Many laws already carry such a requirement — known as “mens rea” — but Congress left it out of many others, and libertarian groups say that has made it too easy to unknowingly violate obscure laws. Some environmentalists argue, however, that the real motive of Charles Koch, the philanthropist and the company chairman, in supporting the legislation is to block federal regulators from pursuing potential criminal actions against his family’s network of industrial and energy companies, a charge the company denies.


The proposed standard, Justice Department officials said, might have prevented guilty pleas in a variety of cases, such as the charges filed in 2013 against Jensen Farms of Colorado for failing to adequately clean cantaloupe, resulting in an outbreak of food-borne illness that was cited as a factor in at least 33 deaths. It also might have prevented the plea in the 2012 charges against the owner of a pharmacy who sold mislabeled, super-potent painkillers blamed in three deaths.

The same powers, officials said, have allowed the government to pursue charges against major corporations, like the 2011 conviction of Guidant, the giant medical device company, for failing to report safety problems with defibrillators, used to restart heartbeats.


Mark V. Holden, general counsel and senior vice president at Koch Industries, acknowledged in an interview this week that the company’s efforts to pursue revisions in federal criminal law were inspired in part by a criminal case filed 15 years ago against Koch Industries claiming that it covered up releases of hazardous air pollution at a Texas oil refinery. Those charges resulted in a guilty plea by the company and a $20 million penalty.

That case, Mr. Holden said, demonstrated that the Justice Department too often pursues criminal cases even when the accused had no criminal intent. The company itself discovered the problems and notified the authorities, he said, meaning the company did not knowingly violate the law.
Yeah, right.

Koch industries did nothing wrong.

If you believe that, I have some swampland in Florida for you.

I was wondering when the other shoe would drop.

I kind of figured that there would be a Republican turd in the punch bowl.

This is a Feature, not a Bug

What a surprise. Obama's Jihad on whistle-blowers, and openness has led to a situation where there is no accountability in government programs:
Justice Department watchdogs ran into an unexpected roadblock last year when they began examining the role of federal drug agents in the fatal shootings of unarmed civilians during raids in Honduras.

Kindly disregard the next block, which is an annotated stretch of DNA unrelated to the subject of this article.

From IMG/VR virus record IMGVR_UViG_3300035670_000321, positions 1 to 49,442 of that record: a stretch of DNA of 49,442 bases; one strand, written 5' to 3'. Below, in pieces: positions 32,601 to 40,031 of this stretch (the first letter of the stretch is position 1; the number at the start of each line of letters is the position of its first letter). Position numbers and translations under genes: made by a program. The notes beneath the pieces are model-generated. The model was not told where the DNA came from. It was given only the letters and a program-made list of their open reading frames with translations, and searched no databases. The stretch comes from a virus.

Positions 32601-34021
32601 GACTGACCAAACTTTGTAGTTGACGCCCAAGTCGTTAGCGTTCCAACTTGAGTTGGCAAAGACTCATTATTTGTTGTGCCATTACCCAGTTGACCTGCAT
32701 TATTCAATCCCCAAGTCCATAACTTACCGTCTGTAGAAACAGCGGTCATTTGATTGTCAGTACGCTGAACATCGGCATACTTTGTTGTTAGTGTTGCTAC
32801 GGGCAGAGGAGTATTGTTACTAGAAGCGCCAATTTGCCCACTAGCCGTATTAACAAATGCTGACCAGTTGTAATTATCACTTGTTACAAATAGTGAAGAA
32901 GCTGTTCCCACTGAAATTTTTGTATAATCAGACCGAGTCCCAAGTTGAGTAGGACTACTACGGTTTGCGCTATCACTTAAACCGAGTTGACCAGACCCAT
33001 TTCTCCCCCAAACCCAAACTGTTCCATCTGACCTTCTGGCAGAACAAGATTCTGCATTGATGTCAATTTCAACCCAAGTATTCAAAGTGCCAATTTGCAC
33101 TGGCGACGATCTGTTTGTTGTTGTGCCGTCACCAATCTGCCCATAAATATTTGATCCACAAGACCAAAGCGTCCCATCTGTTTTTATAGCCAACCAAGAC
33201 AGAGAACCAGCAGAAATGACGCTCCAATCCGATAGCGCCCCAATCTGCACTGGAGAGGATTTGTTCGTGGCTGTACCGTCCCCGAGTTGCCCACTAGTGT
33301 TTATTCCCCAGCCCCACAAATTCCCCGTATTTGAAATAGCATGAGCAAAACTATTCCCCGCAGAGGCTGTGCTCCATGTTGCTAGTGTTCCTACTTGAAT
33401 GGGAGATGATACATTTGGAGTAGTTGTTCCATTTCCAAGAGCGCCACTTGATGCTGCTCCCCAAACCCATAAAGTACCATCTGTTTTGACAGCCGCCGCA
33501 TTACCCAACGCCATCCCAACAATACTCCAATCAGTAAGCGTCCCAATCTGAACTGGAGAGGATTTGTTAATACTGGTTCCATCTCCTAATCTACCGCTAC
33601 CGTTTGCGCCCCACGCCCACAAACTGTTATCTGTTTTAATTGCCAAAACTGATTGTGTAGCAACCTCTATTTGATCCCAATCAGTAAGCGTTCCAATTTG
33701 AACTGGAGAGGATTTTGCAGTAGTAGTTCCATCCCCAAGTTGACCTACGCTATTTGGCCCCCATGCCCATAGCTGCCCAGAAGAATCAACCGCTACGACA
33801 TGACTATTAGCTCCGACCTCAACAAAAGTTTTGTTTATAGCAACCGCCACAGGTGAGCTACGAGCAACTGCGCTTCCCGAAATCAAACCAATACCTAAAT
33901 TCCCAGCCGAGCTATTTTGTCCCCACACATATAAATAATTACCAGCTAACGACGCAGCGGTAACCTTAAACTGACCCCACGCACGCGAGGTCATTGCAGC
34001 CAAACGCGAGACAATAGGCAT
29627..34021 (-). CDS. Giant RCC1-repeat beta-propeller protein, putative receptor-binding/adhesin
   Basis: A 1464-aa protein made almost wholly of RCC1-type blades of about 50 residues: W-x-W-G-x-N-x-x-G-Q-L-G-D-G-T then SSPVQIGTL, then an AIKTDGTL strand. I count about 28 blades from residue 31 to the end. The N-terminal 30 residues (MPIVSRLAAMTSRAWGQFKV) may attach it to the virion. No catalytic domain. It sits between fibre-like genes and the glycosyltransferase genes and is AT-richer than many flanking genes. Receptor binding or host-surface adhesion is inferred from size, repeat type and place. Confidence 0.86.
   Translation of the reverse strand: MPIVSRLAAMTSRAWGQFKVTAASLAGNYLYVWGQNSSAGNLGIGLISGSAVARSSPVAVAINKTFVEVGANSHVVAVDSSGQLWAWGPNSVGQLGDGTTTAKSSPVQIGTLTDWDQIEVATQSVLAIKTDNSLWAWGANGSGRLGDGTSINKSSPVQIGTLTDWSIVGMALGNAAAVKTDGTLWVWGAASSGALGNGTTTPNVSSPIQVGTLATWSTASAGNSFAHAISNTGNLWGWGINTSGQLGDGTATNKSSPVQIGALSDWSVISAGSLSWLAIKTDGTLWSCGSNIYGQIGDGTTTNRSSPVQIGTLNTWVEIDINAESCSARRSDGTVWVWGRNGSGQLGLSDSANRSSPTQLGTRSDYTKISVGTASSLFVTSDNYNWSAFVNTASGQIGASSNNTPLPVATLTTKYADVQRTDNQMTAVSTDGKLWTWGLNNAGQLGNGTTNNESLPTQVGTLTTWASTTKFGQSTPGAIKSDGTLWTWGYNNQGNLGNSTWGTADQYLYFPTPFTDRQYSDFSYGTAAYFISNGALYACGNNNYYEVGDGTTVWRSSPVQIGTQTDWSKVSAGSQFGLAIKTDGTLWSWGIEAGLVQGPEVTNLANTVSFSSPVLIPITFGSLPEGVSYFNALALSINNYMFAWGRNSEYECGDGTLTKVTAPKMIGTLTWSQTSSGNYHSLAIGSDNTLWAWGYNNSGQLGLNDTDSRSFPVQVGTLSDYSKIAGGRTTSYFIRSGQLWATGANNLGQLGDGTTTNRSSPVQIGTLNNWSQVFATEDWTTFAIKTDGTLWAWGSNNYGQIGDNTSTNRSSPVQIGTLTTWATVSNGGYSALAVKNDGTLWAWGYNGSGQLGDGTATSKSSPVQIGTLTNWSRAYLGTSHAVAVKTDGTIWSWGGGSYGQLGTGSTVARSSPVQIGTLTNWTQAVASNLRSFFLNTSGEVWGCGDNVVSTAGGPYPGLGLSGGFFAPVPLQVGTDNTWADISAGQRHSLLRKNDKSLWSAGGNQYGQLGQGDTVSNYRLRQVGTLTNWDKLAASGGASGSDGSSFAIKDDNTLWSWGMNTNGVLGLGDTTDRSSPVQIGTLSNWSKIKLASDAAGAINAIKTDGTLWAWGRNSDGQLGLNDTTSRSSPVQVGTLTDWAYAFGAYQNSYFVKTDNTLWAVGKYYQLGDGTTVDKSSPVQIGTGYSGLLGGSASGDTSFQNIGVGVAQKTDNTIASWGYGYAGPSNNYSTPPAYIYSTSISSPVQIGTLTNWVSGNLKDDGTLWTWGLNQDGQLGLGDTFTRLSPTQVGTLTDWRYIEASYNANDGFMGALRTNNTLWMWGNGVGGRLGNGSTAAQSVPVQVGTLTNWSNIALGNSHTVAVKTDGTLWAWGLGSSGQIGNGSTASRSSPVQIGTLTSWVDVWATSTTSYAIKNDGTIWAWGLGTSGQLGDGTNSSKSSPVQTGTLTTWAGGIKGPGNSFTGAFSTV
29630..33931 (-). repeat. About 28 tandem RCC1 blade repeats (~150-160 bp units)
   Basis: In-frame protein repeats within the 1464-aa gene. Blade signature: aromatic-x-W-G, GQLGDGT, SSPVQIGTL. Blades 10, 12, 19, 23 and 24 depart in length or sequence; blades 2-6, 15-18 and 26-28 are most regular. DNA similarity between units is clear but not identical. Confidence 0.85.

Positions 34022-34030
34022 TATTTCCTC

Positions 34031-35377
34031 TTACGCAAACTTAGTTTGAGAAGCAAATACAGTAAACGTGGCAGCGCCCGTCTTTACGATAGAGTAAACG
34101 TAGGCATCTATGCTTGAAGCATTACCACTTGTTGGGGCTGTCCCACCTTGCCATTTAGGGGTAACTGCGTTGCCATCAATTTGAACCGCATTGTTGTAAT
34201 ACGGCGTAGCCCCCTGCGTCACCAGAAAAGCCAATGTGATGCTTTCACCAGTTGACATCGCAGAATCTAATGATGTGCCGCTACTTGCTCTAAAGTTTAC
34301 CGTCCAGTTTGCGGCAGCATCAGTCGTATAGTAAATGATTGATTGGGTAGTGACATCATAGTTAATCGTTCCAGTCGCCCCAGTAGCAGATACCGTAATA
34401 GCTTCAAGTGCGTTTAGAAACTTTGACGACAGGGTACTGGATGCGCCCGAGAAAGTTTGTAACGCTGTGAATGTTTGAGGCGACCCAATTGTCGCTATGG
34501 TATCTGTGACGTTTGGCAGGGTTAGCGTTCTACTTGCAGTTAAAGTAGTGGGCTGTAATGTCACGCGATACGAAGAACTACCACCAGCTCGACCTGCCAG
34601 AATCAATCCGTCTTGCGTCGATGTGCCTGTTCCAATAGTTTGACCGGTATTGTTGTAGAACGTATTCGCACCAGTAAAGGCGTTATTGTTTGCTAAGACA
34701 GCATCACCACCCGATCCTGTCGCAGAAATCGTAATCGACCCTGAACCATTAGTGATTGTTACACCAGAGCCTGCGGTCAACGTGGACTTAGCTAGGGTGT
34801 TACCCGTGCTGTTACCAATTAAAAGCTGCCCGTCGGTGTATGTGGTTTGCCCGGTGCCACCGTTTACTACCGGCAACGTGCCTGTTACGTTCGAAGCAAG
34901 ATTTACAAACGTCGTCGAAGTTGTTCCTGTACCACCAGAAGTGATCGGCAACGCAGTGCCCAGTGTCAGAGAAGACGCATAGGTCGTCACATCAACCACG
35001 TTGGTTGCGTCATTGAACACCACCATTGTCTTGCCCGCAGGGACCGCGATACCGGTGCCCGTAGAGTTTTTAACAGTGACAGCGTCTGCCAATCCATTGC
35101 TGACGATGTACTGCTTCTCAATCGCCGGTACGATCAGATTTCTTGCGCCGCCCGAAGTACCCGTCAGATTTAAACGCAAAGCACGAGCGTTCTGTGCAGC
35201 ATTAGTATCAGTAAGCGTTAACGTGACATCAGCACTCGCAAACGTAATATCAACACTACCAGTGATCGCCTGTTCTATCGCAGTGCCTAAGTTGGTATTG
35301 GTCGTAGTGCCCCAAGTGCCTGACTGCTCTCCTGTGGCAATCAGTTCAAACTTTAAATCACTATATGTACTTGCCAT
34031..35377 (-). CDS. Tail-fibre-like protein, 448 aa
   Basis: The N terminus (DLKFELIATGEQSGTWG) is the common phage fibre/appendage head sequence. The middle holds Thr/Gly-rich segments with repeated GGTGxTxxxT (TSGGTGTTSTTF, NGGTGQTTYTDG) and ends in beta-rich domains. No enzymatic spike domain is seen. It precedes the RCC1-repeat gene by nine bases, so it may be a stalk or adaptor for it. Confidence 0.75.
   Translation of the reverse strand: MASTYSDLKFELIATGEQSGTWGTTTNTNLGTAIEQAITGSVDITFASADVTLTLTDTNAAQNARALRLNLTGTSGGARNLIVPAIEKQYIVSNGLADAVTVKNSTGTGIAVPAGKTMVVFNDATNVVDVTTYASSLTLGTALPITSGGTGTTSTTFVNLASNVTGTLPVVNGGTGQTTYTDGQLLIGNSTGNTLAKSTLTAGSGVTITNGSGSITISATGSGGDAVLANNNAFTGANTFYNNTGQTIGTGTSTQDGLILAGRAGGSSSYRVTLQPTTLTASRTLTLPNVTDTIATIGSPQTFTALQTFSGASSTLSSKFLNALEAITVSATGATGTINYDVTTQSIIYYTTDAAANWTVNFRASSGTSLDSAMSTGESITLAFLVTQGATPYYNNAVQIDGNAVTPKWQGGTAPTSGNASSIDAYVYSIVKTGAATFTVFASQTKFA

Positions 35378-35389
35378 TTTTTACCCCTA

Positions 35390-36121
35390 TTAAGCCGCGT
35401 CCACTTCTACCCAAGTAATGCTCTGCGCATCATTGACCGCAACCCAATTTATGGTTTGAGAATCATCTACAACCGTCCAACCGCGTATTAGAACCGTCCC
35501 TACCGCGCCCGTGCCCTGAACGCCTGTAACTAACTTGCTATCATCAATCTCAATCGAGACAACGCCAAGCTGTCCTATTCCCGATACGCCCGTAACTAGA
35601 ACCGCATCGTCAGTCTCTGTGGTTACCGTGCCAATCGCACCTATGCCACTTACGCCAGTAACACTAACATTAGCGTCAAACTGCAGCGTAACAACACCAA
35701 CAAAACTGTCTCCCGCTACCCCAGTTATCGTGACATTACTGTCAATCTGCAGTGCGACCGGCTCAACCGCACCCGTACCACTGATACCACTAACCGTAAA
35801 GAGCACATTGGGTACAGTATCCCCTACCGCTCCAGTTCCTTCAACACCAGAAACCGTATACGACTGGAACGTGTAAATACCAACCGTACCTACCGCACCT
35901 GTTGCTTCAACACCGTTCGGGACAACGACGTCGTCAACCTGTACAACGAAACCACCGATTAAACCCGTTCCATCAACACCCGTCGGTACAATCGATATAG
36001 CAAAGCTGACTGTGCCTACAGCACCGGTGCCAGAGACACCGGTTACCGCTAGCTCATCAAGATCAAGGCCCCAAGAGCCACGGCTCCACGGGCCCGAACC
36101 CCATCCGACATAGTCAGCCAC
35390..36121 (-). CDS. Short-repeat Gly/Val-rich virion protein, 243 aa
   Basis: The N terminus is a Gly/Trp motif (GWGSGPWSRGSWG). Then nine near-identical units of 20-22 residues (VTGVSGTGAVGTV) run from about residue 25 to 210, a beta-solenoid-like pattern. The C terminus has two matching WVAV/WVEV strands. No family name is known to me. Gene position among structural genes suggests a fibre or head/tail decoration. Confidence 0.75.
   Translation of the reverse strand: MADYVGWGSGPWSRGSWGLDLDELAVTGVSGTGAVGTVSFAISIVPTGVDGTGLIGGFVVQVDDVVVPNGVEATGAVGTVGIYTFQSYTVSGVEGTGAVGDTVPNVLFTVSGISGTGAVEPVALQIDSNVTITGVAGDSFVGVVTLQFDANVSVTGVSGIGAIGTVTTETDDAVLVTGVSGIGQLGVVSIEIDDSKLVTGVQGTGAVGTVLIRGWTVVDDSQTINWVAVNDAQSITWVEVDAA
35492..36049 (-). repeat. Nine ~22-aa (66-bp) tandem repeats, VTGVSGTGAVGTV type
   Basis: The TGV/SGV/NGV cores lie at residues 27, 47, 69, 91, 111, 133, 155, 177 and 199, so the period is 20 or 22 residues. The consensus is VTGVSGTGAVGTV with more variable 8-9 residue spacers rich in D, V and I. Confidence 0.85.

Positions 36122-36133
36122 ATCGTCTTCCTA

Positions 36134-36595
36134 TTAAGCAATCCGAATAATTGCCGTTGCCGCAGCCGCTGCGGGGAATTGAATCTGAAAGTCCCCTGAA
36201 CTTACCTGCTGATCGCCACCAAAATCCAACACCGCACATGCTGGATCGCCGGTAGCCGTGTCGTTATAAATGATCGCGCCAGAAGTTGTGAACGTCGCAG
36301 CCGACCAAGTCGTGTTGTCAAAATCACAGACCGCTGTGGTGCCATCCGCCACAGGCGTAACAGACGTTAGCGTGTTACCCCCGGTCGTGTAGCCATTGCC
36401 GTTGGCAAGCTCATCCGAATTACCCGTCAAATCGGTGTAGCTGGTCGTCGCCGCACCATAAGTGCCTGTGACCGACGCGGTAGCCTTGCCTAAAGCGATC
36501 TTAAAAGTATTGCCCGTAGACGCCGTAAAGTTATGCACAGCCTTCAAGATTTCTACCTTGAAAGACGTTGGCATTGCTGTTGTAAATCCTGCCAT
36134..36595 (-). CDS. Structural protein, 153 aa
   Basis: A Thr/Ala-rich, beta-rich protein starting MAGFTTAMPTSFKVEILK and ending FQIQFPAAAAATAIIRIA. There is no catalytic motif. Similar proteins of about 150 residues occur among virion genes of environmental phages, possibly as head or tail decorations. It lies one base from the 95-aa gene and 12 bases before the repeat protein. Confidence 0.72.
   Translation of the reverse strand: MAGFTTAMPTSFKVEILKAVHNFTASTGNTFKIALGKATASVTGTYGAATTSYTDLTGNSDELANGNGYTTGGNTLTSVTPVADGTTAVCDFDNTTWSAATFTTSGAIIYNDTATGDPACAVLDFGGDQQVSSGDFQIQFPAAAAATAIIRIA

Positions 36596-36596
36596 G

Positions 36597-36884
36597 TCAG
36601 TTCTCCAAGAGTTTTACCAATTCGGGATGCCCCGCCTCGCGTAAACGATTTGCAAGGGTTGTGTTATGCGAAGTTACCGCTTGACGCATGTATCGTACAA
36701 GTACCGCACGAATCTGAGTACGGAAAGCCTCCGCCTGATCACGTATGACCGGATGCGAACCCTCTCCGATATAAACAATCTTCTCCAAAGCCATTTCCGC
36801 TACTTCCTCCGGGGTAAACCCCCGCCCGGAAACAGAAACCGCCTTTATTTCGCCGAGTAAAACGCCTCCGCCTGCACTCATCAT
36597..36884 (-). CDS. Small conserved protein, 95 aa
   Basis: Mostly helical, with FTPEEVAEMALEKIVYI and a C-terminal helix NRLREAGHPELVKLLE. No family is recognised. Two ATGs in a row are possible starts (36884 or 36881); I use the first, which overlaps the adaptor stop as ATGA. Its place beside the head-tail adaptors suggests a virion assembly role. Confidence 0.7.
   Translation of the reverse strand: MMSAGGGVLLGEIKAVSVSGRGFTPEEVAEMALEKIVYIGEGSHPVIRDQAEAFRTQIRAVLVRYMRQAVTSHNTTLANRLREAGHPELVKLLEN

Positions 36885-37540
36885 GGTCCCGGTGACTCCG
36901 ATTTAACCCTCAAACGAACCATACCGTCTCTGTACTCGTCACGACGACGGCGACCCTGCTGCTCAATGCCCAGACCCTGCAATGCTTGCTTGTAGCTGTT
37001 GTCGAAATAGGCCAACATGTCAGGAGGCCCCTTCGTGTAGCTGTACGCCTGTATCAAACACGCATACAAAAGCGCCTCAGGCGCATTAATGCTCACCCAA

The Drug Enforcement Administration balked at turning over emails from senior officials tied to the raids, according to the department’s inspector general. It took nearly a year of wrangling before the D.E.A. was willing to turn over all its records in a case that the inspector general said raised “serious questions” about agents’ use of deadly force.

The continuing Honduran inquiry is one of at least 20 investigations across the government that have been slowed, stymied or sometimes closed because of a long-simmering dispute between the Obama administration and its own watchdogs over the shrinking access of inspectors general to confidential records, according to records and interviews.

The impasse has hampered investigations into an array of programs and abuse reports — from allegations of sexual assaults in the Peace Corps to the F.B.I.’s terrorism powers, officials said. And it has threatened to roll back more than three decades of policy giving the watchdogs unfettered access to “all records” in their investigations.

“The bottom line is that we’re no longer independent,” Michael E. Horowitz, the Justice Department inspector general, said in an interview.

The restrictions reflect a broader effort by the Obama administration to prevent unauthorized disclosures of sensitive information — at the expense, some watchdogs insist, of government oversight.


n a rare show of bipartisanship, the administration has drawn scorn from Democrats and Republicans. The Obama administration’s stance has “blocked what was once a free flow of information” to the watchdogs, Senator Patrick J. Leahy of Vermont, the ranking Democrat on the Judiciary Committee, said at a hearing.
They have it wrong.

Obama simply does not believe in accountability for his administration, because he believes that they, and he, are honorable men, so we have the war on all forms of public accountability.

This is counter to both common sense, and to the intentions of the founders when they created the Constitution, who understood that a balance of powers, for which regulatory authorities need knowledge of what is going, is crucial to that idea.